Breaking Bad: Blood Money (5×09)
Synopsis: Hank is reeling from the information he found in Walt’s bathroom, so much so that he has a panic attack on his way home from Walt’s house. A desperate Jesse resorts to other ways of getting rid of the money. When Walt realizes the book from his bathroom is missing, he visits Hank.
We’re in the home stretch of Breaking Bad, with season five part two wasting no time putting us right back into the action. A flash-forward reveals 52 year old Walt arriving at his home, which has been abandoned and fenced off. He enters and finds what may be one of my favorite images from the entire series – “HEISENBERG” spray painted across his living room wall. It was one of those haunting images that will stick with me for a while. Continuing through the home, he lingers a bit in Holly’s room, which is seriously troubling since we haven’t seen Holly, Walt Jr., or Skylar yet in this flashforward.
There are kids skateboarding in his empty pool – less than a year since the Whites had lived there and their pool is empty already? So far, what happened to the family home is the most interesting question posed. Walt is only there for the ricin he’d previously taped to the inside of a light socket cover, retrieving it and quickly leaving the house. On his way back to his car, he sees his neighbor Carol, who is visibly shaken by seeing bearded and heavily guy-lined Walt at his old stomping grounds.
The opening credits roll and we make it back to the present to find that Hank did indeed make it off the shitter safely! Hiding Leaves of Grass amongst Marie’s things and excusing them both by pretending he wasn’t feeling well, Hank makes a hasty exit. On his drive home, he begins to suffer a panic attack with the newfound knowledge of his brother-in-law and causes an accident. Thankfully, neither he nor Marie is hurt. Using his panic attack as an excuse to call in sick from work, Hank painstakingly goes through the files on Heisenberg and Gus Fring in his garage. He matches the dedication in Walt’s book to the writing in Gale’s journal as an unofficial way to confirm the evidence.
Walt is slightly concerned for his brother-in-law’s strange behavior, but lets it go easily for the time being. Walt has since left the meth making business, after having trained and taught his replacements, and he and Skylar discuss how to launder their money faster, possibly by expanding their car washing business. Lydia shows up to have her car washed by Skylar and speaks with Walt, who is behind the register.
She begs him to come back to the business, as her overseas partners have standards that are expected and the new team left in charge is getting sloppy and lazy about purity. Walt dismisses her while Skylar asks Walt who gets their rental car washed and detailed. When Walt fesses up that Lydia is a former business partner, Skylar wastes no time putting Lydia on notice. She warns Lydia to never come around their business or her family again and Lydia leaves despondent.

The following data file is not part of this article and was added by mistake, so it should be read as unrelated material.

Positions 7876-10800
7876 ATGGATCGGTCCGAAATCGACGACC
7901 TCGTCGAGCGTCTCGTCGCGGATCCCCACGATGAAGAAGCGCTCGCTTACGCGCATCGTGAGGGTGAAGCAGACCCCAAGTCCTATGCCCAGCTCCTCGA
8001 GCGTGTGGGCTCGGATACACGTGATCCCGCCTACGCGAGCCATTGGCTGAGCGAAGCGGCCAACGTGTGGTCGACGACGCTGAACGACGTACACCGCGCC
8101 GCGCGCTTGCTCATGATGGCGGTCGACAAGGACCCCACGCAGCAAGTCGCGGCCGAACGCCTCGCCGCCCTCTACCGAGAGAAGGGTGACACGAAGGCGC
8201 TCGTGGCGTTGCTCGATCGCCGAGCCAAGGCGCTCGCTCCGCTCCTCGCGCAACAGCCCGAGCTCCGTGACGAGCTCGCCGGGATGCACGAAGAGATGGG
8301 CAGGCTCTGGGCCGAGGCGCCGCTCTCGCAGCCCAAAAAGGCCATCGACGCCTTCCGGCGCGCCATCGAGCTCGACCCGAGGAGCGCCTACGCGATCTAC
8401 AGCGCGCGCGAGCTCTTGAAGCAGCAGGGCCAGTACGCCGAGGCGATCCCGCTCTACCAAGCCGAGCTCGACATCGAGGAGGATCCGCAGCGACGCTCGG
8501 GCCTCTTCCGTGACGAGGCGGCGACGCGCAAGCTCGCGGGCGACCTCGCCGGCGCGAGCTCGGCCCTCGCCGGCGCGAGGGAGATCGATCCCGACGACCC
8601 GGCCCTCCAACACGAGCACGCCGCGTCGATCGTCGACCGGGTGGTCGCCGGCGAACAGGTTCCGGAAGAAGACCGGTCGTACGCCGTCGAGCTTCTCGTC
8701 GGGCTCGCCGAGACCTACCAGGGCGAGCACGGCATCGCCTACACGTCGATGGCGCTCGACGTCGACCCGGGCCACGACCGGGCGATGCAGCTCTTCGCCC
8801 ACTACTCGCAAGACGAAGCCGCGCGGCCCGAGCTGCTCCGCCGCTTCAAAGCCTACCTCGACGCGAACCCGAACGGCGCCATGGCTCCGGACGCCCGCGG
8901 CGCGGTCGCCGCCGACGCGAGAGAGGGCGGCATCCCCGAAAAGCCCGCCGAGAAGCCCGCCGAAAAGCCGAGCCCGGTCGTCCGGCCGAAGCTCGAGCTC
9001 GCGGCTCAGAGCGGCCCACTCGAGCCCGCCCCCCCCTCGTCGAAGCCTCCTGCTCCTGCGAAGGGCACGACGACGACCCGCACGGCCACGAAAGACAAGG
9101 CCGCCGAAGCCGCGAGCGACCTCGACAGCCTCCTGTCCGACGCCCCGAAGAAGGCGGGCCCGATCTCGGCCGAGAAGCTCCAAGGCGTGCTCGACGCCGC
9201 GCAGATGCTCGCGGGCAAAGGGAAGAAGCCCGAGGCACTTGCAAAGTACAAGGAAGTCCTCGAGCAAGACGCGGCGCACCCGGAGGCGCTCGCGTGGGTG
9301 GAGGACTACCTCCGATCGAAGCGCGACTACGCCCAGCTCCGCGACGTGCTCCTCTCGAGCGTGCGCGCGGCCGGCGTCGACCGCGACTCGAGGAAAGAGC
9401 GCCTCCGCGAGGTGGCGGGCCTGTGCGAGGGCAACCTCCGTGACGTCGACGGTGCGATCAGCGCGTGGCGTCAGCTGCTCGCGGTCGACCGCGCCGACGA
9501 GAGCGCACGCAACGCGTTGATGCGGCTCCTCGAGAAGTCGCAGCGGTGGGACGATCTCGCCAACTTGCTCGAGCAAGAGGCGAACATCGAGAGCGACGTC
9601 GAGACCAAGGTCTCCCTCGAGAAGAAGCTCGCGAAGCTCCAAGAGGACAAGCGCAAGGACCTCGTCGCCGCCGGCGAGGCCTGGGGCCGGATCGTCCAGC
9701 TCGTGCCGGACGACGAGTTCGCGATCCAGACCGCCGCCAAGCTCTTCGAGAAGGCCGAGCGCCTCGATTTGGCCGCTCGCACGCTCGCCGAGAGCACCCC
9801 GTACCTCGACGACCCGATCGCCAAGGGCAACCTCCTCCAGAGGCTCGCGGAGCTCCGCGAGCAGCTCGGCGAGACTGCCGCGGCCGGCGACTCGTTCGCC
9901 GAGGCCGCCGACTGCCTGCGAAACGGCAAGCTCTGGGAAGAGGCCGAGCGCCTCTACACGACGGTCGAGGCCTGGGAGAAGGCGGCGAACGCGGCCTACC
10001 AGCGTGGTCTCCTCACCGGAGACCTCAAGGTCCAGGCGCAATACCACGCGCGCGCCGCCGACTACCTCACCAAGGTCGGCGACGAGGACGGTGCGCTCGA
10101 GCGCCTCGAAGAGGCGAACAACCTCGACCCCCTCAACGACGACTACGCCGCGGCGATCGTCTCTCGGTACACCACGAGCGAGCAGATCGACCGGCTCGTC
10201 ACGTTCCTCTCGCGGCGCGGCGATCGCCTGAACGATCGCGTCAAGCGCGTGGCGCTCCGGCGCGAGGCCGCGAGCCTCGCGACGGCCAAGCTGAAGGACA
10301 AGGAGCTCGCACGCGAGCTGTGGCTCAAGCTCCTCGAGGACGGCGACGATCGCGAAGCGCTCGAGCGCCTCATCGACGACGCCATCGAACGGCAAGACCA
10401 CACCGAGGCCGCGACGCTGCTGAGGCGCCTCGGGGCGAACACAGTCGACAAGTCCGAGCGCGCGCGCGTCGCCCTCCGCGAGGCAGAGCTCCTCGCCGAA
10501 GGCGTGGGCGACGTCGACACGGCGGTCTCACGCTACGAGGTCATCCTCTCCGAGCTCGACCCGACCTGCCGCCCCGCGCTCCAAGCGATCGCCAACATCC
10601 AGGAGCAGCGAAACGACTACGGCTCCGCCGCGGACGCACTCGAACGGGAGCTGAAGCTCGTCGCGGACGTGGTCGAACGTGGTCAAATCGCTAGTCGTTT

Meanwhile, Jesse is still suffering the aftermath of the shooting of Drew Sharp. He brings two duffle bags full of money to Saul and asks him to give one to Mike’s granddaughter and the other to the family of Drew Sharp. He thinks someone needs to look out for them, but Saul tells him it would raise too much suspicion and refuses to pass the money along. Upset, Jesse leaves and leaves behind the money.
Saul informs Walt of what occurred in his office and Walt takes the money back to Jesse – telling him that he earned that money, he should keep it. Jesse is still upset and it is hinted at that he believes Mike to be dead because Walt could not have killed all of his men in prison and be so calm about it if Mike were still alive. Walt continues to insist that Mike is alive, but Jesse doesn’t seem to be convinced. Jesse eventually loads the duffle bags into his car and drives around with it. When a homeless man asks him for some change, Jesse instead gives him a $10,000 bundle of cash and proceeds to drive around, throwing more bundles out the window of his car.
Rushing to his bathroom, Walt sloppily mirrors what we saw Gus Fring do when he drank the poison with the cartel. After his first bout of throwing up, he fixes the crooked towel to pad his knees better – where Fring was collected enough to lay it down nicely the first time – and while he sits there, he discovers his copy of Leaves of Grass to be missing. He realizes, like the rest of us, that Hank was in here using the bathroom for a long time and seems to jump to that neatly bow-wrapped conclusion. On his way to check on his suspicions, Walt finds the same tracker that he and Hank had once decided to put on Fring’s car attached to his car.
When he gets to Hank’s, the conversation starts out pleasantly enough, but Walt’s suspicions are all but confirmed. Walt asks about the tracker, the garage door shuts, and Hank gets the good punch in that we all wanted to see happen. He accuses Walt of being Heisenberg – of causing the car crash to keep Hank from the lab, of being the one to give his number to someone to call him about Marie’s fake car accident – and claims he doesn’t even know who he’s talking to. Walt transforms into Heisenberg almost before his eyes, warning him that, if that’s true, perhaps he should tread lightly.
Hank immediately wants Walt’s kids out of danger and brought to him and Marie, while Walt admits that he might die before Hank ever gets to prosecute him. His cancer has returned and Hank, the badass that he is, says good, good, he hopes Walt rots.
And that kicks off the insane beginning of the end for Breaking Bad. How much do you love Hank? Because if it’s not “a whole hell of a lot,” we need to have a talk. What do you think is in store for Jesse at the end of all of this? What’s Saul going to do if he loses his biggest money-making clients?